Take My Strength

Raising tiny humans is not for the faint of heart. But we do our best to not only raise them, but to raise people I’m proud of. We work hard to teach emotional responsibility and strength. I had serious struggles with emotions and processing them as a child and well into my late teens. This isn’t a path I want for my own children. I want them to know their strengths in their weaknesses, to be able to feel their sadness and process it, to know extreme feelings are not only okay, but totally normal!

We work on this in varying ways. When my kids are overwhelmed by feeling that results in too many tears to talk or whining, we practice deep breaths. I wish I could take credit for this, but it was actually my husband (and a Sesame Street app)! Honestly, I thought he was crazy, this was never going to work. Essentially when you’re over taken by emotion, you stop and take a deep breathe in and out. In the beginning it was tough, they didn’t want to but we practiced blowing hard in Mom or Dad’s face, moving their hair, or blowing them over. Eventually our kids expect us to stop them & say, “Okay, I’m having a hard time understanding you, can you take a deep breath? Good job, let’s try one more.” Until they have composed themselves enough to hash through their feelings. One of the most rewarding moments as a parent was seeing our middle child in the middle of an argument on the playground, stopping, and taking two big breaths before he continued. Y’all, I melted! He not only knew he was losing control of his emotions, he was cognizant enough to stop and gather himself enough to change his approach and become rational before it escalated to a situation he’d regret!

The next best life lesson is borrowing strength. As a mom we are used to giving so much of ourselves to our families, but in this instance it’s more symbolic. My kiddos have big feelings and with those feelings come some big fears. When we’re in the midst of panic, I bring them close, hug them tight, and while laying my hand on their heart, I whisper, “I’m here, take my strength.” And we breathe together (I’m now aware we do a lot of deep breathing)! But this small gesture I learned from a friend years ago has become second nature. Scared on the first day of school, take my strength. Scared of the dark, I’m here, take my strength. Sometimes merely knowing someone acknowledges your fear or hurt means more than actually fixing the problem. It’s not the solution every time, but it is a huge step in identifying and processing the emotion behind it all.

So awhile back I had an incident happen at our local library, where I was asked to leave by a guest speaker because my 1.5 year old was too excited during his presentation. Anyway, I was embarrassed and emotional. As we sat in the back of the library, I was overwhelmed and tears started flowing. My four year old walked up to me and asked why I was crying. As I tried to explain how my feelings were hurt and I was embarrassed, he leaned over grabbing my hand gently laying it on his heart as he whispered, “Mommy, do you need to borrow my strength?” Let’s just say this made me cry for an entirely different reason! Here was my little one, recognizing big emotion and doing what he could to let me know he saw my pain. These are the moments we work so hard for! These moments when all the work we’ve poured into those little minds and bodies comes to fruition! These are the moments that make all those incredibly hard moments worth it. Seeing the fruits of your labor come to life.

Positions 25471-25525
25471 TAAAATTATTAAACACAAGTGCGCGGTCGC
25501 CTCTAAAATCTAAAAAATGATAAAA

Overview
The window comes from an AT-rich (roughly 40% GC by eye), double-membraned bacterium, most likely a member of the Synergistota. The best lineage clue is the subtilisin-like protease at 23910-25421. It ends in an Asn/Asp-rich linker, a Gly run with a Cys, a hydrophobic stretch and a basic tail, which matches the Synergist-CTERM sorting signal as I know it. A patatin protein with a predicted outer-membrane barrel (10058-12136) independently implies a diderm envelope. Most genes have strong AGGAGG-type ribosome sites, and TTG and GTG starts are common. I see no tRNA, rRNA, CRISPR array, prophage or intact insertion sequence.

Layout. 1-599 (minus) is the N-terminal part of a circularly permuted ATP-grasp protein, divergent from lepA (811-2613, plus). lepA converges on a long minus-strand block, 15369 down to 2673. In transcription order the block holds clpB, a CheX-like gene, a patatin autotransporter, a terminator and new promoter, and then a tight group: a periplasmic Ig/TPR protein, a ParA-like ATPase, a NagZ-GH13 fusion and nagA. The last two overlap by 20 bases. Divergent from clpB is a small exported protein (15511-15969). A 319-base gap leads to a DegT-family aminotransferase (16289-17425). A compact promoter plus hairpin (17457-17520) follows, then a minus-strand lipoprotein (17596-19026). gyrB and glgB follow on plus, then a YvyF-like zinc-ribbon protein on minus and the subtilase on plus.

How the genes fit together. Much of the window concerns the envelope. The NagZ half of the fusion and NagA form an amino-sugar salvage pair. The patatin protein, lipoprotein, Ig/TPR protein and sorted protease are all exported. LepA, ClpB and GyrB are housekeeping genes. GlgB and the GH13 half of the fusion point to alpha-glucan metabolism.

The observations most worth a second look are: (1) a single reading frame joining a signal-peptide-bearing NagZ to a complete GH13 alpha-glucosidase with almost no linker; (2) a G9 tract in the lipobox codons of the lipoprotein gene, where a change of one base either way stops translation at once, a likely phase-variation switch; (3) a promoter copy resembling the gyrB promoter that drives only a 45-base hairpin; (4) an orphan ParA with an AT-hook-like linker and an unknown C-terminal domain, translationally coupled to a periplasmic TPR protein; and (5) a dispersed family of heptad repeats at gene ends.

So keep at it Mamas! Keep powering through the trenches, because one day a tiny hand will take yours and you will hear the whisper, “Mama, do you need my strength?” And your heart will explode, the tears you cry won’t be out of frustration, and life will seem a little sweeter–even if for just a moment.

What are some approaches you use for processing big emotions in your littles?

Trix Raney
Trix started her life in Georgia after living in Myrtle Beach, Tahoe City, and Nashville, her (now) husband wrangled her into a life of Bayou living here in Baton Rouge. She’s the mother of six; a vivacious 9 year old, a curly haired 6 year old, their hurricane of a youngest 4 year old, and 3 sweet babes taken far too soon. She’s well versed in potty humor & innuendos while perfecting the art of sarcasm on the daily. When she’s not busy living the home school life, complete with yoga pants & coffee she is running her business Rane or Shine Designs.


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